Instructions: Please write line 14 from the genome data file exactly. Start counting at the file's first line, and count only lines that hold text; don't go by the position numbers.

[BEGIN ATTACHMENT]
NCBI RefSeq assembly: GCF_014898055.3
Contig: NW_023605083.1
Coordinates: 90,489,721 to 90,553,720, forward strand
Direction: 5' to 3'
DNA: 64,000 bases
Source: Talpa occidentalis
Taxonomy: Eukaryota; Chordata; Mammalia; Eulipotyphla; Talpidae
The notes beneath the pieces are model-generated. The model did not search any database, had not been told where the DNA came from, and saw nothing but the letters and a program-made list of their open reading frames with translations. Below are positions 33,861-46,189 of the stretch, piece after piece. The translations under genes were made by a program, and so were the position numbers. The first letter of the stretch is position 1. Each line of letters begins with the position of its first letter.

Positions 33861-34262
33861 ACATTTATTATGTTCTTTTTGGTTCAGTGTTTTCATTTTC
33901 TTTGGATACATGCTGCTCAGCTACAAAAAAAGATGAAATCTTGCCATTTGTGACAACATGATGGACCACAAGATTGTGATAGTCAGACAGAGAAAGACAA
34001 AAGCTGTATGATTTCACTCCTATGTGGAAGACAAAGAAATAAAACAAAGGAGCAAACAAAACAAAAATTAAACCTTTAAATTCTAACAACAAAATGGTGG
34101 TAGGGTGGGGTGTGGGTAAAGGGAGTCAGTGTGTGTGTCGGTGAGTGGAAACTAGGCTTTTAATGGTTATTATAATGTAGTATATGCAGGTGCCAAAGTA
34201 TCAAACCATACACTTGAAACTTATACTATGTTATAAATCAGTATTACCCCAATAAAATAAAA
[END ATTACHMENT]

34201 TCAAACCATACACTTGAAACTTATACTATGTTATAAATCAGTATTACCCCAATAAAATAAAA